Searching for the Moon

Shannon Clark's rambles and conversations on food, geeks, San Francisco and occasionally economics

A big idea

Posted by shannonclark on August 16, 2004

To big for just myself, so I’m writing up my first thoughts here and hopefully will get someone interested in working on them further. These are inspired by the August 2004 issue of Trendwatching from the UK which is one of the most useful, well written and interesting news letters I get via email (and is free which makes it even better and more astonishing).

The idea is inspired by their recent discussion of the trend of 5 star hotels partnering with developers and opening up residences (often called “The Residences”) that are attached to and serviced by the services of the hotel. Offering a new form of urban living which they point out is very different from gated communities and also well suited to the needs of duel-income families (catering from 4 star restaurants, full 5 star hotel ammenities such as large spas and health clubs, possibly even maid service).

Trendwatching then suggests “why doesn’t someone offer 3-star service on a street by street basis”?

Ah-ha goes a little light bulb in my head – indeed, why doesn’t someone offer this?

What I envision would be:

– An urban service offering, perhaps starting with high rises around Chicago, but possibly best suited for loft developments and/or low rise condo buildings – especially in areas such as the West Loop, Bucktown, Wicker Park and the South Loop. Areas that while filling up with upscale homes and condos, are lacking many of the convienances of other parts of the city (nearby dry cleaners, groceries, drug stores etc).

– The service would be a bundle of offerings – maid service, handyman/engineer on call, groundskeepers (snow removal, watering of plants indoors and out, landscaping), grocery delivery, meal delivery from a number of restaurants that might not otherwise deliver, concierge service for help with party planning, event tickets, restaurant suggestions/reservations.

– The service would be priced on a monthly minimum basis with additional services added to a monthly bill and reconciled (potentially charges over a certain amount would be secured by a credit card – but part of the point would be ease of use). Probably the marketing would be to condo associations suggesting that this be added to the association fees, perhaps offsetting some current association costs such as snow removal etc.

– It might be difficult to assemble the “right” mix of services, but my thought would be to start with “best of breed” providers currently in each area, negotiate a level of service from the, negotiate bundled pricing and then work on the details. For example the offering might allow for health club membership at an upscale, in neighborhood health club without requiring an initiation fee or yearly contract (other than the contract with this service – though “full membership” in the health club might be an add-on)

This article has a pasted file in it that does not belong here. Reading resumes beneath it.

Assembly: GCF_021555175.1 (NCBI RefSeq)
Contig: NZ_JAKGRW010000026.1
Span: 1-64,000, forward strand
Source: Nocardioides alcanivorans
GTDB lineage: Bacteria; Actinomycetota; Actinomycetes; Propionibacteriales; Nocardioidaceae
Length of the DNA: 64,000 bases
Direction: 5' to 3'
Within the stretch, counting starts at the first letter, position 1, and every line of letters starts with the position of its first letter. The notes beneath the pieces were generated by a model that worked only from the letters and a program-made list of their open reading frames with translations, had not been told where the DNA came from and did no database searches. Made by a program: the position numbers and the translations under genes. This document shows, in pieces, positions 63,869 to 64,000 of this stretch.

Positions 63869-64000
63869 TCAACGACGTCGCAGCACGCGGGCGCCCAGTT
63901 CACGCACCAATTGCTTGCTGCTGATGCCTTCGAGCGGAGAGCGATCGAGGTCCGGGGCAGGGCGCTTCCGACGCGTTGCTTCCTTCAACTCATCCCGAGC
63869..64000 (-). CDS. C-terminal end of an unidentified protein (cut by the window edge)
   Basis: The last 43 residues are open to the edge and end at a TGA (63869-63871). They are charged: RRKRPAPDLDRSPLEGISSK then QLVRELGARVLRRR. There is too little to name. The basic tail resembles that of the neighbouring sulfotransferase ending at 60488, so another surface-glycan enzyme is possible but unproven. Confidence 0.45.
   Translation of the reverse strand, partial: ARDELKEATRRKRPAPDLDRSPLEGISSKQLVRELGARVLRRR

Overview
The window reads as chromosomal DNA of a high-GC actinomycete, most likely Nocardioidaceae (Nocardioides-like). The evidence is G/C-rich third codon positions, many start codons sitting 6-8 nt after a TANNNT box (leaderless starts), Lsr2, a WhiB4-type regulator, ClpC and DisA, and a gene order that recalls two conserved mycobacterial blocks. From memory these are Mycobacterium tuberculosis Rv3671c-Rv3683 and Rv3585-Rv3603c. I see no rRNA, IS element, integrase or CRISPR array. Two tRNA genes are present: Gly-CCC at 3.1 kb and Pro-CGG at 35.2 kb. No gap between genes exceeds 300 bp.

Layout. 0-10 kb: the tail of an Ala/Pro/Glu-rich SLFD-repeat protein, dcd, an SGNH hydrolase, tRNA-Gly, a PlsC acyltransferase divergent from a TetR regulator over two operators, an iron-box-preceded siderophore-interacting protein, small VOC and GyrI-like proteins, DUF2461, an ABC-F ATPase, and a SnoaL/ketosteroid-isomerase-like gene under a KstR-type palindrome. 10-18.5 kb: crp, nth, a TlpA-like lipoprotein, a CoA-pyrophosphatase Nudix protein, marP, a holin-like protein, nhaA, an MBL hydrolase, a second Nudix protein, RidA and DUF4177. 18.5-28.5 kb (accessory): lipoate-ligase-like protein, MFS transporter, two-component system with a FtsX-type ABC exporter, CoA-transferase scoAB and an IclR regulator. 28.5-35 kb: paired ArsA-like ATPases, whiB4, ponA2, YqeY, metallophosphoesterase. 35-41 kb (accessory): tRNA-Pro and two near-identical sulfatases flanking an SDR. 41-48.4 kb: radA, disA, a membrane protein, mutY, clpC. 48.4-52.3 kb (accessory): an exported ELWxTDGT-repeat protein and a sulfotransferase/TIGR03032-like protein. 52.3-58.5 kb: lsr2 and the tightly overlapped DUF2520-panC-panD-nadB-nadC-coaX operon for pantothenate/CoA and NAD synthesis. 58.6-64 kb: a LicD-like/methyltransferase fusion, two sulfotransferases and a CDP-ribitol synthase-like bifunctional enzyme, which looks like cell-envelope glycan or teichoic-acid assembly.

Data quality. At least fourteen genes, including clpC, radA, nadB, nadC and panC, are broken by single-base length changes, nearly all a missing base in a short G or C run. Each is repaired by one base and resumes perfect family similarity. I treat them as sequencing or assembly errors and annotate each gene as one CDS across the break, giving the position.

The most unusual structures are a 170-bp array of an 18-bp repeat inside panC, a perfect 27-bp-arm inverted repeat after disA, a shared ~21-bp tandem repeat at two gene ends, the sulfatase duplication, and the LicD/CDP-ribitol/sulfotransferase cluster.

– The philosophy of the service would be service. It would be very people intensive, but if successful would have a great deal of scale to offer to help offset those costs. For example, maid service negotiated on a building by building basis would allow a small set of maids (cleaning professionals) to work very effectively setting up a schedule for an entire building instead of traveling to different locations across the city multiple times each day. Likewise if all the buildings on a given block hired the same snow removal/landscaping services snow plowing and lawn mowing could (at least for common areas such as sidewalks) be much faster as well as more effective overall in adding value to the neighborhood.

– If done well and as I envision, this would help discourage “gated communities” and enhance the value of non-gated, smaller condo/loft buildings. Potentially the service could also offer value-added services such as a common package room on each block (or very near to each block) with pre-negotiated agreements with major package delivery services to leave packages with the package service if residents are not home (instead of leaving notes attached to the door requiring running back and forth and many calls to eventually get the package)

In short this service might help transform neighborhoods of low-rise development into “virtual” 5-star (or at least 3-4 star) high rise building living, with at least some of the features also pulled from the concepts of the 5-star residences that Trendwatching is tracking.

As I am considering moving from a high rise with many ammenities to a low rise, smaller building, this is something that I am giving a lot of thougth and consideration to – how much do I value the building ammenities such as the package room and having engineers on call (though not free). Will having more space and more ammenities in my home make up for a lack of them in the overall building? (I’m looking at a place nearly 3 times as large as my current condo).

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